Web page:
To estimate these values in PyMC, we generate a masked array. These are
specialised NumPy arrays that contain a matching True or False value for each
element to indicate if that value should be excluded from any computation.
Masked arrays can be generated using NumPy’s `ma.masked_equal` function:

```
>>> masked_values = numpy.ma.masked_equal(x, value=None)
>>> masked_values
masked_array(data = [4 5 4 0 1 4 3 4 0 6 3 3 4 0 2 6 3 3 5 4 5 3 1 4 4 1 5 5 3
4 2 5 2 2 3 4 2 1 3 -- 2 1 1 1 1 3 0 0 1 0 1 1 0 0 3 1 0 3 2 2 0 1 1 1 0 1 0
1 0 0 0 2 1 0 0 0 1 1 0 2 3 3 1 -- 2 1 1 1 1 2 4 2 0 0 1 4 0 0 0 1 0 0 0 0 0 1
0 0 1 0 1],
mask = [False False False False False False False False False False False False
False False False False False False False False False False False False
False False False False False False False False False False False False
False False False True False False False False False False False False
False False False False False False False False False False False False
False False False False False False False False False False False False
False False False False False False False False False False False True
False False False False False False False False False False False False
False False False False False False False False False False False False
False False False],
fill_value=?)
```

This masked array, in turn, can then be passed to one of PyMC’s data stochastic variables, which recognizes the masked array and replaces the missing values with Stochastic variables of the desired type. For the coal mining disasters problem, recall that disaster events were modeled as Poisson variates:

```
>>> from pymc import Poisson
>>> disasters = Poisson('disasters', mu=rate, value=masked_values, observed=True)
```

Here `rate` is an array of means for each year of data, allocated according
to the location of the switchpoint. Each element in disasters is a Poisson
Stochastic, irrespective of whether the observation was missing or not. The
difference is that actual observations are data Stochastics
(`observed=True`), while the missing values are non-data Stochastics. The
latter are considered unknown, rather than fixed, and therefore estimated by
the MCMC algorithm, just as unknown model parameters.

The entire model looks very similar to the original model:

```
# Switchpoint
switch = DiscreteUniform('switch', lower=0, upper=110)
# Early mean
early_mean = Exponential('early_mean', beta=1)
# Late mean
late_mean = Exponential('late_mean', beta=1)
@deterministic(plot=False)
def rate(s=switch, e=early_mean, l=late_mean):
"""Allocate appropriate mean to time series"""
out = np.empty(len(disasters_array))
# Early mean prior to switchpoint
out[:s] = e
# Late mean following switchpoint
out[s:] = l
return out
# The inefficient way, using the Impute function:
# D = Impute('D', Poisson, disasters_array, mu=r)
#
# The efficient way, using masked arrays:
# Generate masked array. Where the mask is true,
# the value is taken as missing.
masked_values = masked_array(disasters_array, mask=disasters_array==-999)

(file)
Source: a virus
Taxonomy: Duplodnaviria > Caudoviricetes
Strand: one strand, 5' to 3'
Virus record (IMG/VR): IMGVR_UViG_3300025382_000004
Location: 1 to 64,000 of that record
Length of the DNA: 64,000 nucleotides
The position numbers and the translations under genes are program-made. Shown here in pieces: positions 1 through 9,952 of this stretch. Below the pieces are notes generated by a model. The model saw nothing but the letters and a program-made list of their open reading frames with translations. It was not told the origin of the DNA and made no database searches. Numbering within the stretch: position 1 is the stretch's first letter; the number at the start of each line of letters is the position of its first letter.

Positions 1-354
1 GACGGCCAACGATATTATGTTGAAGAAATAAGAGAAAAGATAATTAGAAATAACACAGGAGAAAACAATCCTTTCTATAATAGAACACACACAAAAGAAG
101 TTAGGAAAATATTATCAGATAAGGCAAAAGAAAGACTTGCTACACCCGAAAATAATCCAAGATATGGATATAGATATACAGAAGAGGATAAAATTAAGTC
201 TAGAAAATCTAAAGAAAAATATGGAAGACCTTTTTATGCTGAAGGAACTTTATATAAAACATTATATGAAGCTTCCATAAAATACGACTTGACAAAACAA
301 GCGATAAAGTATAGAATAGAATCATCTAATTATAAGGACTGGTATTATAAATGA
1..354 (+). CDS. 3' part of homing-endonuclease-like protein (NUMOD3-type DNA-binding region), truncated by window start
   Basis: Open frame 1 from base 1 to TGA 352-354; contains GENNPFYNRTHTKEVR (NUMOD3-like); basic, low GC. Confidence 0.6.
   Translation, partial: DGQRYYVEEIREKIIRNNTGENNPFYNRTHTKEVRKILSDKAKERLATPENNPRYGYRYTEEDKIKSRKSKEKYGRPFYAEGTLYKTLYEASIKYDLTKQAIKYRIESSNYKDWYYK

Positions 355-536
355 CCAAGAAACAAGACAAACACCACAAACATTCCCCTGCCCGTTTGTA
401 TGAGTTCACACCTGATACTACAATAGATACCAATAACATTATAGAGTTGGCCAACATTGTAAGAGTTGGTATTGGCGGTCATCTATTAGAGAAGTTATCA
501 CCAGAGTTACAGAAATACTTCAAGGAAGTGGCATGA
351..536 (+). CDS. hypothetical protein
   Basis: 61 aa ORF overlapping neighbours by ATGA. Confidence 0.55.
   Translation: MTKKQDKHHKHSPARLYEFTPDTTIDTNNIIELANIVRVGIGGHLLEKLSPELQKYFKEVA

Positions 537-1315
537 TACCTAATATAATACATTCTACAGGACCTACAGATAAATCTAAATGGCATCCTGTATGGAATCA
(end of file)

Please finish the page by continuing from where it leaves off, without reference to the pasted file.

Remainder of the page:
# Pass masked array to data stochastic, and it does the right thing
disasters = Poisson('disasters', mu=rate, value=masked_values, observed=True)
```

Here, we have used the `masked_array` function, rather than `masked_equal`,
and the value -999 as a placeholder for missing data. The result is the same.

MCMC objects handle individual variables via *step methods*, which determine
how parameters are updated at each step of the MCMC algorithm. By default, step
methods are automatically assigned to variables by PyMC. To see which step
methods \(M\) is using, look at its `step_method_dict` attribute with
respect to each parameter:

```
>>> M.step_method_dict[disaster_model.switchpoint]
[<pymc.StepMethods.DiscreteMetropolis object at 0x3e8cb50>]
>>> M.step_method_dict[disaster_model.early_mean]
[<pymc.StepMethods.Metropolis object at 0x3e8cbb0>]
>>> M.step_method_dict[disaster_model.late_mean]
[<pymc.StepMethods.Metropolis object at 0x3e8ccb0>]
```

The value of `step_method_dict` corresponding to a particular variable is a
list of the step methods \(M\) is using to handle that variable.

You can force \(M\) to use a particular step method by calling
`M.use_step_method` before telling it to sample. The following call will
cause \(M\) to handle `late_mean` with a standard `Metropolis` step
method, but with proposal standard deviation equal to \(2\):

```
>>> from pymc import Metropolis
>>> M.use_step_method(Metropolis, disaster_model.late_mean, proposal_sd=2.)
```

Another step method class, `AdaptiveMetropolis`, is better at handling
highly-correlated variables. If your model mixes poorly, using
`AdaptiveMetropolis` is a sensible first thing to try.

That was a brief introduction to basic PyMC usage. Many more topics are covered in the subsequent sections, including:

- Class
Potential, another building block for probability models in addition toStochasticandDeterministic- Normal approximations
- Using custom probability distributions
- Object architecture
- Saving traces to the disk, or streaming them to the disk during sampling
- Writing your own step methods and fitting algorithms.

Also, be sure to check out the documentation for the Gaussian process extension, which is available on PyMC’s download page.

[2] | Note that the unknown variables switchpoint, early_mean, |

`late_mean` and `rate` will all accrue samples, but disasters will not
because its value has been observed and is not updated. Hence disasters has
no trace and calling `M.trace('disasters')[:]` will raise an error.